, txA  >> txA  >> txB  >> txA' >> txB'

That is, each pair of a txA followed at some point by a txB receives modifications.

A rough idea of the implementation

The main difficulty in interpreting LTL formulas as state-aware modifications lies in the fact that the parameters of single-transaction modifications might depend on parts of the state that are only known once we run the actual trace. In the example, modifyA and modifyB might behave differently depending on the state. For example, consider the first two of the modified traces from above.

modifyLtl (modifyA `andLater` modifyB) aabab ==
  { txA' >> txA  >> txB' >> txA  >> txB
  , txA  >> txA' >> txB' >> txA  >> txB
  , ...

The txB' from the first modified trace might be different from the txB' in the second trace, because the state after the first two transactions was different, and modifyB therefore produced a different txB'. However, since the relevant state can only be known once the first two transaction have already been modified and run, we have to run the modified trace while we apply single-step modifications.

Another way to phrase this is that we can’t first generate a list of traces and then run them in a second step; we don’t know all of the details of the computation(s) we’re running beforehand. It is this fact that makes the implementation rather involved, but also what ultimately makes our idea useful: We can modify in a state-aware way, but we don’t need to track the state ourselves.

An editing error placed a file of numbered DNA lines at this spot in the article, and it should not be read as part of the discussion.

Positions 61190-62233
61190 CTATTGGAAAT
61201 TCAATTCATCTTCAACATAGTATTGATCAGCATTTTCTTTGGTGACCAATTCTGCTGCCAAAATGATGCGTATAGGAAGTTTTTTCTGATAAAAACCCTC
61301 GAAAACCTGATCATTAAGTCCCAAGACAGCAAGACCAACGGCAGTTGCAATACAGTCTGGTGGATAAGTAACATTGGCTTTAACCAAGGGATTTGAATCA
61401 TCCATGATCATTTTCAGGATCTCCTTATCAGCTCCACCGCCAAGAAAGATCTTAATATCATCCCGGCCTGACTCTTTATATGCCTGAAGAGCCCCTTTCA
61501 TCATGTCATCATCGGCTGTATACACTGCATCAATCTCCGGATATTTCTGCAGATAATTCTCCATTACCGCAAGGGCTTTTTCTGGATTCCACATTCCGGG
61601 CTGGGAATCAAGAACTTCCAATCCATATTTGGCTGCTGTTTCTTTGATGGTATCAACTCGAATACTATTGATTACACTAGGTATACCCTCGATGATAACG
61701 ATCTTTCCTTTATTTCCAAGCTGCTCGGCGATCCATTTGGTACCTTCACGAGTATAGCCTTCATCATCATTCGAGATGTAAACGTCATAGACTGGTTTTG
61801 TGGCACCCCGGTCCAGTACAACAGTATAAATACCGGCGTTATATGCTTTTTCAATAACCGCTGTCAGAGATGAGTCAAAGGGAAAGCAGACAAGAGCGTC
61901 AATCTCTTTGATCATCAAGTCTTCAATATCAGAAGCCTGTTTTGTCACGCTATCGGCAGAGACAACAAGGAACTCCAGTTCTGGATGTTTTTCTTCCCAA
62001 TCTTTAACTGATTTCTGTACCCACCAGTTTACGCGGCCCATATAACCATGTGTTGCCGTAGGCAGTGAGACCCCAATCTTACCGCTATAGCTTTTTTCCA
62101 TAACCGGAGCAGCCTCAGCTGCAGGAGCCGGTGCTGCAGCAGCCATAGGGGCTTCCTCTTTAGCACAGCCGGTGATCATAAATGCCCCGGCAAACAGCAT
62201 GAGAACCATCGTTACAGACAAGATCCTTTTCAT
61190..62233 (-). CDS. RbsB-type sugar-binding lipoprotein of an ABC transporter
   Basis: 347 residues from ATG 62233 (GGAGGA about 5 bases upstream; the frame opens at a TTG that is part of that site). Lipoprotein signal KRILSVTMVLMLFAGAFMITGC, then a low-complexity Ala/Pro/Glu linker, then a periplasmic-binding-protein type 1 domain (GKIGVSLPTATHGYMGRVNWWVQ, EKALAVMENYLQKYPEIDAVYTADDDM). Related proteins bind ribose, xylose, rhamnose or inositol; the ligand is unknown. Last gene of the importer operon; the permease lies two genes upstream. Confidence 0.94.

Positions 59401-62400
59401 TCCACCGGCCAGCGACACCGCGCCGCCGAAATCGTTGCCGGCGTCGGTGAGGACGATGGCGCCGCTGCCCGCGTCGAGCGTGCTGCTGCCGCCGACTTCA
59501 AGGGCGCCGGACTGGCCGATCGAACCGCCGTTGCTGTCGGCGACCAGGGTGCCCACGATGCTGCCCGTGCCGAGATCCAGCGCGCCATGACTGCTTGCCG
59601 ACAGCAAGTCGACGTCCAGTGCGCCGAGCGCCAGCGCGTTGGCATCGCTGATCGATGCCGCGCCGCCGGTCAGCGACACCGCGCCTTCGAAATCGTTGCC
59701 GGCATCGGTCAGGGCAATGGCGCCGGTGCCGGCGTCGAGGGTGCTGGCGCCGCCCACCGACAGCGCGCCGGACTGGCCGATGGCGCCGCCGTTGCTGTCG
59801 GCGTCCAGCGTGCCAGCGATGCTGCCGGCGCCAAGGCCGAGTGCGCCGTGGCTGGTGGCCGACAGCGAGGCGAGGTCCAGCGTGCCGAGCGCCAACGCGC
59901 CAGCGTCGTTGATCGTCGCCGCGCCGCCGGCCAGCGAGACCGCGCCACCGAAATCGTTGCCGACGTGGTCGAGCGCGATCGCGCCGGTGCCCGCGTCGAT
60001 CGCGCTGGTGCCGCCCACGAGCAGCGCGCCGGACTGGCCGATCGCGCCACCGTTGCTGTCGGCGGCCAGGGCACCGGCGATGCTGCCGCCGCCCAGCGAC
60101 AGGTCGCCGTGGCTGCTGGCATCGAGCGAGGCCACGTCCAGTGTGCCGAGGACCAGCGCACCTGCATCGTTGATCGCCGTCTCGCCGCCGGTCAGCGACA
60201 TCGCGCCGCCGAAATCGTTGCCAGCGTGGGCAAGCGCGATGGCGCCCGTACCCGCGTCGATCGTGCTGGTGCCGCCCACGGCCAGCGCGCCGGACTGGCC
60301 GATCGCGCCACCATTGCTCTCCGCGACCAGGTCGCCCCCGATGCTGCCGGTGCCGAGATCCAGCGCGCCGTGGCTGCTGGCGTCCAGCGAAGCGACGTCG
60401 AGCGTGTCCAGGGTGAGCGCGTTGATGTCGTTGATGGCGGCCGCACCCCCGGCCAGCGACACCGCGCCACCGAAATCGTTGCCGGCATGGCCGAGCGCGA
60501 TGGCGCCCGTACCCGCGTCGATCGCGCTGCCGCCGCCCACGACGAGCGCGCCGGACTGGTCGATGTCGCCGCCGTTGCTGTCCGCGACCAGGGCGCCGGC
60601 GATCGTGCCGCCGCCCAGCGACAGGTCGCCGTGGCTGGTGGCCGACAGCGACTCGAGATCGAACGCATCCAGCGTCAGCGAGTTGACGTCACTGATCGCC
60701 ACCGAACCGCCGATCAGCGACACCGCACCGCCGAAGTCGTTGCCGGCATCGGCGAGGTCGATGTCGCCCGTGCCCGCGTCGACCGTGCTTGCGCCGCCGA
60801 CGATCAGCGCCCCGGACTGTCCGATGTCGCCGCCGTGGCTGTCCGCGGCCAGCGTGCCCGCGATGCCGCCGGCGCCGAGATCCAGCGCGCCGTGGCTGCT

Our mental model to get around this difficulty is the observation that every formula x :: Ltl a corresponds to a list nowLater x :: [(a, Ltl a)] of pairs of a single-step modification to apply right now and a composite modification to apply from the next time step onward. You can think of this as a normal form: Every formula is equivalent to a disjunction of formulas of the form a `LtlAnd` LtlNext x, where a is an atom, truth, or falsity.

For example, the formula x `LtlUntil` y corresponds to the list [(y, LtlTruth), (x, x `LtlUntil` y)], because there are two ways to satisfy it: Either y is already applicable at the current time step and then we need not apply any further modifications, or x is applicable now, and in that case we recursively have to apply x `LtlUntil` y from the next time step onward.